So in 2008, Wizards produced 4th edition. People tried real hard to like it (some succeeded), but the general consensus was that it kind of stank. At that time, indie and retro games were on the rise, but Wizards of the Coast RPG R&D was not-just-a-river-in-Egypt about what was happening.
(WTD Dire Curious prediction #2: Speaking of denial, in 5 to 10 years (maybe even sooner) you’ll hear surprising voices say that they never really cared for 4th edition. There’s a version of Stockholm Syndrome that happens when an entertainment product is your day job. You often learn to like it as a survival tool. If you hate, or are merely indifferent to, an artistic endeavor, it’s much harder to do good work on it. So you shift your attitude and find things to like. That’s how I got through stints on projects I didn’t especially care for after the fact. That is how several people on D&D got through 4e.)
Retro-clone games had already been popping up like mushrooms. And Paizo was sharpening knives. For about four tone deaf years, D&D lurched forward under power of momentum. But by 2011, sales figures had penetrated hardened hearts. This was the year Bill Slavicsek left Wizards — not of his own volition. Soon after, Wizards stopped producing D&D altogether so they could throw resources at 5th edition.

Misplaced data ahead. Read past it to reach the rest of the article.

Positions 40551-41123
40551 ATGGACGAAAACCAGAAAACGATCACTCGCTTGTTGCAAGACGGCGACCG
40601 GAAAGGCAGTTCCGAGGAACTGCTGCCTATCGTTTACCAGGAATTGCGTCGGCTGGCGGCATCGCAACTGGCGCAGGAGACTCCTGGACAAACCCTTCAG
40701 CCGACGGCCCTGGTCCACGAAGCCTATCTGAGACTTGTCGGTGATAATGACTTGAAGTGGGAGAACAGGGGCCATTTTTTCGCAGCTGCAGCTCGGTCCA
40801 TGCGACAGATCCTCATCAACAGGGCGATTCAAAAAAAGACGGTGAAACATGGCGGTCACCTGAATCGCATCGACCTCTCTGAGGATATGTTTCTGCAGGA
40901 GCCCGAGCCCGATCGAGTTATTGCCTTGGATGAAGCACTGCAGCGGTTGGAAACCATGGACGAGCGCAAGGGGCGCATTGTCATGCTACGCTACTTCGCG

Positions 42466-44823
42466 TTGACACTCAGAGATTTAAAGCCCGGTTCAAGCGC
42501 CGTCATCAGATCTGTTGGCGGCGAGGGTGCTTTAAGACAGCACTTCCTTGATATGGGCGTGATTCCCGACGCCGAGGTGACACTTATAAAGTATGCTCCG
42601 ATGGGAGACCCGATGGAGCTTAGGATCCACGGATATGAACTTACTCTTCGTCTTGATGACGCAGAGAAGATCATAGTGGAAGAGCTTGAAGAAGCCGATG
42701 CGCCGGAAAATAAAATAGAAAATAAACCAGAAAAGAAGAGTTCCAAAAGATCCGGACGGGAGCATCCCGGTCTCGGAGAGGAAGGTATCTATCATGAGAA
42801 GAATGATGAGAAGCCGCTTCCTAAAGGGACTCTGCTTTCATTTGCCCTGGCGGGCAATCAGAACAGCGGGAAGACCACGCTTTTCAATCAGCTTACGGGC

This vacuum could not possibly last long. Through bumblefuck business practices, utterly vacating a business segment, and continuing an annual tradition of throwing off talent, Wizards could only have created a healthier environment for competition if they’d been doing it on purpose.
Although some decree that the OGL was Wizards’ main error, this is wrong thinking. This thinking completely discounts not just retro and indie games, but the rise of non-indie competitor RPGs during the last three years: Savage Worlds, Fate, Numenera, 13th Age, Fantasy Flight Star Wars. Probably one or two more I’m forgetting.
That is a lot of major releases in a small window. There hasn’t been this kind of critical mass of fiscally viable RPGs appearing all at once since the ’80s heydays. As I said a couple of posts ago, people WILL make new games when they are not sufficiently entertained. And so they have.
Now! Now we have D&D reappearing. Next post I’ll talk about that and make some more exciting predictions.